SCIUTTO: New Jersey Governor Chris Christie held his first town hall meeting today since the bridgegate scandal service. Most of the questions dealt with Superstorm Sandy relief funds. Christie told the audience the storm did $37 billion in damage but federal aid has only been in the range of $17 to $22 billion.

Our Chief Political Analyst Gloria Borger joins me. The other Gloria in my life in addition to my wife.


SCIUTTO: Back in the spotlight, granted a friendly audience at a VFW in New Jersey. How did he do?

BORGER: He did -- he did really well. I mean, he was charming. He was responsive. He was anti-federal government, which is always a good thing to be when you're saying the feds weren't helping out enough. He reminded people of why they liked him after Superstorm Sandy. He reminded them that he still spends 40 percent of his time on recovery efforts and that's 15 months after the storm. So I think he did - I think he did what he had to do, which is to answer their questions, let them know that he's on top of it. And, again, attacking the federal government, finding a common enemy kind of is not a bad thing to do.

SCIUTTO: Right. Around 40 percent of his time still, that's incredible.

BORGER: Yes, exactly.

SCIUTTO: Nationally, though, of course, we're already talking about 2016.

BORGER: Right.

SCIUTTO: His national approval ratings took a major hit since bridge- gate.


SCIUTTO: An NBC/"Wall Street Journal" poll from 31 percent in October to 22 percent last month.


SCIUTTO: Is there any sign that he's pulling himself off the bottom?

BORGER: Well, look, he's trying to proceed on two different tracks. You've still got a special investigative committee in the state of New Jersey that's trying to force two of his former top aides to turn over some documents which they are - which they are not doing. So he has that real cloud hanging over his head. And that's going to have to play itself out.

What's interesting on a national level though, is because he's been attacked so much by the media, it's actually helped him with conservatives who didn't really like Chris Christie very much but they're kind of rallying to his defense within the Republican Party. So while it's hurt him nationally, it really hasn't hurt him within the Republican Party, which is honestly what he cares about right now if he wants to be president, right? He's got to get a nomination.

SCIUTTO: At least now. Right, fair enough. Win the nomination, worry about independent voters (INAUDIBLE).

BORGER: Yes, yes, sure.

SCIUTTO: OK, another 2016 contender, Scott Walker of Wisconsin.


SCIUTTO: A little bit of a brewing gate (ph) issue -- scandal on e- mails, but not quite rising to that level.

BORGER: Yes. Right.


BORGER: But, you know, we have thousands of pages of e-mails which have been released. Some of them are distasteful from former aides of his when he was county executive. And these aides were clearly mixing politics on government time. And that's a big no no.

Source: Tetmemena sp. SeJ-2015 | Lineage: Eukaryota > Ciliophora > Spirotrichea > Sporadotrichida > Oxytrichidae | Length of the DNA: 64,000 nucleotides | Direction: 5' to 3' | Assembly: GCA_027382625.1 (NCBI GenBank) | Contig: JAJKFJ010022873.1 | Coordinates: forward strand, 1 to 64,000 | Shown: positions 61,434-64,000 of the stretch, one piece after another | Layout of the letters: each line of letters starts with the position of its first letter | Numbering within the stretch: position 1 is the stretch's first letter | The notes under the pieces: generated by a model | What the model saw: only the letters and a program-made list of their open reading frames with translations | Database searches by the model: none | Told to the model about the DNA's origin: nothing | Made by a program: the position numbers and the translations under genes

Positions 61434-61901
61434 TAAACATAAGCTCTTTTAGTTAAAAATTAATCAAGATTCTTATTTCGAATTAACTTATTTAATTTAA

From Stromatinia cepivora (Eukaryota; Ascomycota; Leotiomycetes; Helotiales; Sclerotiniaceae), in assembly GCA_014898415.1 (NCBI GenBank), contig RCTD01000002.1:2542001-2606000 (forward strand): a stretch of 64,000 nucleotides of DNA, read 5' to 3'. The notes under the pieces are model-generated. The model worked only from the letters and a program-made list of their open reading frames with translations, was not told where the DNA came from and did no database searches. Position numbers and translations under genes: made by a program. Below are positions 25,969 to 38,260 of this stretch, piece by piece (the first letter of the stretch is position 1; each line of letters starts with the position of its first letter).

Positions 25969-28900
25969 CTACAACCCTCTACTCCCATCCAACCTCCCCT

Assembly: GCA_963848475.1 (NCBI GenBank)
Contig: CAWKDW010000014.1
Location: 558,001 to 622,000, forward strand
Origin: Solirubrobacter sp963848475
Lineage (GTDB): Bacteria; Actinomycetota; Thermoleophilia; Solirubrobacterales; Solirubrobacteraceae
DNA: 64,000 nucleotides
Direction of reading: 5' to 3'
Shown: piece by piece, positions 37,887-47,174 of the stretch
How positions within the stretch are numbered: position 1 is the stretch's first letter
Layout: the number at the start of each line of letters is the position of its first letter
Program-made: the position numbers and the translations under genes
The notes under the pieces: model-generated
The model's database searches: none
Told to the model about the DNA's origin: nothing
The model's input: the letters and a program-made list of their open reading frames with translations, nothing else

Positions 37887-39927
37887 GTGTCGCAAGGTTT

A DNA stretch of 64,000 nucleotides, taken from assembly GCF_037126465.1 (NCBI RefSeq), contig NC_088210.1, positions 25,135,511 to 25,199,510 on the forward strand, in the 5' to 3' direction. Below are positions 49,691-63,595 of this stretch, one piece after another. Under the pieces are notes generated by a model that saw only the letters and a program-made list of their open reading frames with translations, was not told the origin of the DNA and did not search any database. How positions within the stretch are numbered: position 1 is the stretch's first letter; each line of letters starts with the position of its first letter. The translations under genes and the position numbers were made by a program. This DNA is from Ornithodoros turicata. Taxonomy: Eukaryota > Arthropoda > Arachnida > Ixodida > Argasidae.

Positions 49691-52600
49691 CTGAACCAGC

SCIUTTO: And using - weren't' they using -- they were using private e- mail accounts to kind of hide that they were doing it (ph), right?

BORGER: Exactly. And that's a big no no. A handful of them have already been convicted on this. And Walker himself has not been charged with any crimes. And his office is clearly pointing that out. You know, so does this rise to the level of the question of abuse of power in the Christie scandal? No, I don't think so at this point. But, what you look at is, how do these people, who are on the list, governors who might want to be president, what you look at is, how do they handle these situations? So you look at Chris Christie today, doing his job. You look at Scott Walker, he's going to continue doing his job and defending himself. So, you know, this is part of the process that you go through if you really want to get that brass ring in 2016.

SCIUTTO: And while I was reading this, the thought occurred to me, the idea of politicians mixing politics and state business, that would never --

BORGER: Shocked.

SCIUTTO: Shocked. No.

BORGER: I'm totally shocked. I'm totally shocked. But you know what, the state of Wisconsin, which is the sort of birthplace of campaign finance reform, these are very tough issues in that particular state.


BORGER: And so I think it could have some impact for him statewide.

SCIUTTO: OK. We'll be watching it. I know you'll be watching. Thanks very much, Gloria.


SCIUTTO: Just ahead, CNN confronts a Texas politician about campaigning with Ted Nugent after Nugent called President Obama a subhuman mongrel.

And later, the worsening situation in Ukraine. The U.S. now poised to impose sanctions, but is that an effective strategy? I'll talk to the former U.N. ambassador Bill Richardson.


SCIUTTO: Turning now to domestic politics. The gubernatorial campaign of Texas GOP candidate Greg Abbott has been overshadowed this week by controversial campaign appearances with Ted Nugent. Nugent recently made hateful and racist remarks about President Obama . CNN's Ed Lavandera caught up with Abbott and asked him directly about his association with Nugent.


ED LAVANDERA, CNN CORRESPONDENT (voice-over): Texas Republican Greg Abbott is in a high profile race for governor against Democrat Wendy Davis. On Wednesday, Abbott found a friendly crowd inside this Tyler, Texas, restaurant owned by the grandparents of college football star Johnny Manziel. But when we asked about his campaigning with right- wing rocker Ted Nugent, things got tense.

LAVANDERA (on camera): Mr. Abbott, why do you - why did you think it was a good idea to campaign with Ted Nugent?

GREG ABBOTT: You know, it's funny how reactive the Davis campaign is to this. It shows that he's driven a wedge and exposed the fraud that they have displayed on Second Amendment based issues. And so Ted Nugent was a way to expose Wendy Davis for her flip flopping on gun related issues.

LAVANDERA: But this is -- this is Texas. But this is Texas. Finding someone who is pro-guns is not that hard. Why does it have to be Ted Nugent?